Category Archives: family

Leaving for Foster

I didn’t have to do anything except gather the plastic bags full of his shirts and pants and socks and underwear and shoes. Bags with books and teddy bears.

All he had.

I stood in the room with others, including his foster Mom.

We just waited watching him weep. Watching a child’s heart break.

He wept so silently and so constantly.

He didn’t know how much love sat in that room with him.

He doesn’t know that today may be the greatest day of his life. The day that changes everything for the better.

Tonight all I can think of is a boy who is in a house that isn’t his. No matter how bad that one was, this one isn’t his.

I’m sorry for what life has visited upon you. You touched people today who will think of you always.

Sleep tonight little man.


How Do You Solve a Problem Like Maria?

I don’t post much anymore and this post is long and it’s not funny but I really hope you will read it. I ask you to read it. And share it because it matters not just in Portland, not just in Oregon but throughout the U.S.

My mother was a teacher before I was born. She began her career in upstate New York and then moved to Portland, Oregon. In Portland she taught at Boise (pronounced Boyce) Elementary in North Portland which in 1963-64 was a very nasty neighborhood. Race relations in the U.S. were not good at that time (not that much has changed) and the Albina neighborhood where Boise is located, was a violent, rough place.


Albina 1969

Joan, my mom, was 100 lbs of Irish power (her maiden name was Powers). She was a tough little customer and had tons of colorful stories from her time teaching at Boise. Joan taught a little girl named Maria Pia Gompetro (sp?). Maria was a spitfire and when parent-teacher conference time came, Maria had to sit in and translate for her mother, who was from Italy. My mom would say, “Maria needs to settle down and pay attention in class.” Maria would translate and her mother would nod and smile. “Maria, I don’t think you’re telling your mother what I just said.”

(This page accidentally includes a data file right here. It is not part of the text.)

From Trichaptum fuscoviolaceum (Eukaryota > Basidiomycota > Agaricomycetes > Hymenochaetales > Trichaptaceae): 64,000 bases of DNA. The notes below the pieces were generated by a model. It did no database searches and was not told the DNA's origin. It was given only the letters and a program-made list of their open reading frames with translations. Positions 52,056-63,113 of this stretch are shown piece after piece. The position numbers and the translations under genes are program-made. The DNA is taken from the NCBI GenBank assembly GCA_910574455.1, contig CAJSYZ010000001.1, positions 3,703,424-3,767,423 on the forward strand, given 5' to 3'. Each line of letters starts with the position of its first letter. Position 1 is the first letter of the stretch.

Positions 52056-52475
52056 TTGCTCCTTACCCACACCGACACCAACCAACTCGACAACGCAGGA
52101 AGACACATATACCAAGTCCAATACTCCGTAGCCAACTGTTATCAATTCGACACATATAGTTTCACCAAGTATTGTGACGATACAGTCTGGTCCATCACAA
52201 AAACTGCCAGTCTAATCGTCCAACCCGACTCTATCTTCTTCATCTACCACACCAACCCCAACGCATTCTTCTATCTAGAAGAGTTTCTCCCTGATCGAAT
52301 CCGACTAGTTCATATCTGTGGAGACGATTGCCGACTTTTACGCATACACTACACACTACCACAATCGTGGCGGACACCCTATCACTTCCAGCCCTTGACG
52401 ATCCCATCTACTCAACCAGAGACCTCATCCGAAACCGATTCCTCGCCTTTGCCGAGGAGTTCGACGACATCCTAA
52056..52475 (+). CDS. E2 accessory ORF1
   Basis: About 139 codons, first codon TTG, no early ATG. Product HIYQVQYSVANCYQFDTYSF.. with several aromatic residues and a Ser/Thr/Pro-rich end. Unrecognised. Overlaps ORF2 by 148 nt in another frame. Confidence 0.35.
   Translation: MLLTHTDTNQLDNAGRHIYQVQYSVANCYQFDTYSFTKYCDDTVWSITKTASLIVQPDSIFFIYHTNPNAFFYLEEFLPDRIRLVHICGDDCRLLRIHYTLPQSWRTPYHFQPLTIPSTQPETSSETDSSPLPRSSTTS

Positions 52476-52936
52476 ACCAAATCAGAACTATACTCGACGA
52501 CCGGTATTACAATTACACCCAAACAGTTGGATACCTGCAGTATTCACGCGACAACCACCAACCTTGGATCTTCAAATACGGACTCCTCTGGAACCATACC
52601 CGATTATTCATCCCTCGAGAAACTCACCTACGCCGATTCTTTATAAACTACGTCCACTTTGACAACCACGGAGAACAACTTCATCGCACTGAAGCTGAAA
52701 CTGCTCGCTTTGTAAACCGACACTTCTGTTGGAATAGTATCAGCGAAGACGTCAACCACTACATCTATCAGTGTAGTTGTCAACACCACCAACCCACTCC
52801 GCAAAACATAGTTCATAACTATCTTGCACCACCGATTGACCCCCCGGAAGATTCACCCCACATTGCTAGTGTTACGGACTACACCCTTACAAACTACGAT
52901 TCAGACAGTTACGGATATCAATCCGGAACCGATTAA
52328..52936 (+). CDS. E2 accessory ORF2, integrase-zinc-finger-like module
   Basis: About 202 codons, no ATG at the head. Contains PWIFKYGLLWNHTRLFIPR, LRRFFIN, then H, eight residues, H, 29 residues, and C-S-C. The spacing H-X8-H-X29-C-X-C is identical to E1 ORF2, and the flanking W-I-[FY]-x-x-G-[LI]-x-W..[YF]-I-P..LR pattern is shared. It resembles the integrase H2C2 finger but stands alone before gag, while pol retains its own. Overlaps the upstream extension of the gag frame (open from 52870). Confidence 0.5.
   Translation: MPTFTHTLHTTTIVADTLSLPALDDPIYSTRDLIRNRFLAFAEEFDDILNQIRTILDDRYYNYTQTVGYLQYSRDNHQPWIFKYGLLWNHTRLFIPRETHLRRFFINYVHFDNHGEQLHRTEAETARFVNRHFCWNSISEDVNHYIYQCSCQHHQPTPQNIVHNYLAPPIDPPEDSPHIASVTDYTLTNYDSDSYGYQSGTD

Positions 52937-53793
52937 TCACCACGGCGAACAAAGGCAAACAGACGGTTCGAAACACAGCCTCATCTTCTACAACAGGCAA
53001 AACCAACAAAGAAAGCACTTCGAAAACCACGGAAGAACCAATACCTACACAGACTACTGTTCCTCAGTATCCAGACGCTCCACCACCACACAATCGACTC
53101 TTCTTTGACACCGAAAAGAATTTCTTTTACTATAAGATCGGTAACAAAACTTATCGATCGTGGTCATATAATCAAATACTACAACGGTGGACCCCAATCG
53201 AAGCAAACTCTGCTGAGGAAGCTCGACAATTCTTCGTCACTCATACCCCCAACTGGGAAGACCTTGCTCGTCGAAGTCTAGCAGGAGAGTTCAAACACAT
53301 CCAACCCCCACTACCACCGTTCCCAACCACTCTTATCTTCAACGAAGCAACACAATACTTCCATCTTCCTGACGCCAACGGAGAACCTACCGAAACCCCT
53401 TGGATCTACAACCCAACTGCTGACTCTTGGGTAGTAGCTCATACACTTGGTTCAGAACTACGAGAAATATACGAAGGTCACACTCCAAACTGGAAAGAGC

She had an African-American boy in one of her classes who she walked by one day and placed her hand on his back to look at his work and he winced. She took him out of the class and looked at his back. In her exact words, his back looked like “hamburger”. She called his mother to come in and his mother said, “Don’t you worry Miss Powers, I’m making sure so and so does his work.” Her method of making sure the little guy did his work was whipping his back with a wire coat hanger. My mother told her if she touched him again, she would have her arrested.

My mother had a theory, had a goal of identifying children who were smart and had the drive to do better and getting them the education that would get them out of the ghetto they lived in. She went to Boise school officials and Portland Public School officials and begged them. “I can tell you who these kids are, get them out of here and give them a chance.” Nope. No can do, that’s not fair.”

Floyd. I can’t remember Floyd’s last name. Floyd was far too old to be in the 4th grade at Boise. He was smart and funny and his home life was a violent hell hole. Floyd loved my mother and was very protective of her. He would walk up and sit on the corner of her desk when the class was acting up and lecture them all to shut up and listen to Miz Powers. He was NOT happy when he met my dad, Joan’s fiance at the time, when my Dad came to the classroom. But he skeptically gave his approval of the marriage. A couple of years later, my mom saw Floyd on the local news. He was arrested for armed robbery.

Fast forward to 2016. I am tutoring reading at the Portland Public School for homeless children, the Community Transitional School. I tutor two kids for 30 minutes each. Homer is in kindergarten and Maria is in 1st grade. I am sorry to say that Homer is a lost cause. He is a tiny, darling African American little boy who has no attention span, can sort of kind of read a few words. One of my kids couldn’t read in kindergarten but she also had a stable, engaged family and a safe, comfortable life. Homer doesn’t have that and I think society’s ills will win with Homer.

How do you solve a problem like Maria?

Oh my dear little Maria. Maria and I are pals. M is for Maria and for Maggie. I told Maria that my middle name is Mary, “Maria is Spanish for Mary.” Maria told me, “No, Mary is English for Maria.” This little girl is a live wire and she is smart. A couple of days ago, during our 30 minute time together, Maria said, “that word can’t be ‘babies’, baby has a Y in it.” Hurrah Maria! We spent the rest of our time thinking of nouns that end in Y but their plural is ‘ies’. Maria picked up on that, I didn’t point it out to her.

This kid has it goin’ on. She doesn’t want to be too obvious with her smarts but she brings it when it matters. She is the daughter of Mexican immigrants. She is smart. I want to help her progress. A few weeks ago I spoke to the reading program coordinator asking how can I spend more time with Maria? And the coordinator thought that Big Brother/Big Sister would be a good idea. Nope. The school doesn’t have a connection with them. Okay, what about Trillium Family Services? A local Portland non-profit that does amazing work with children and families. Nope.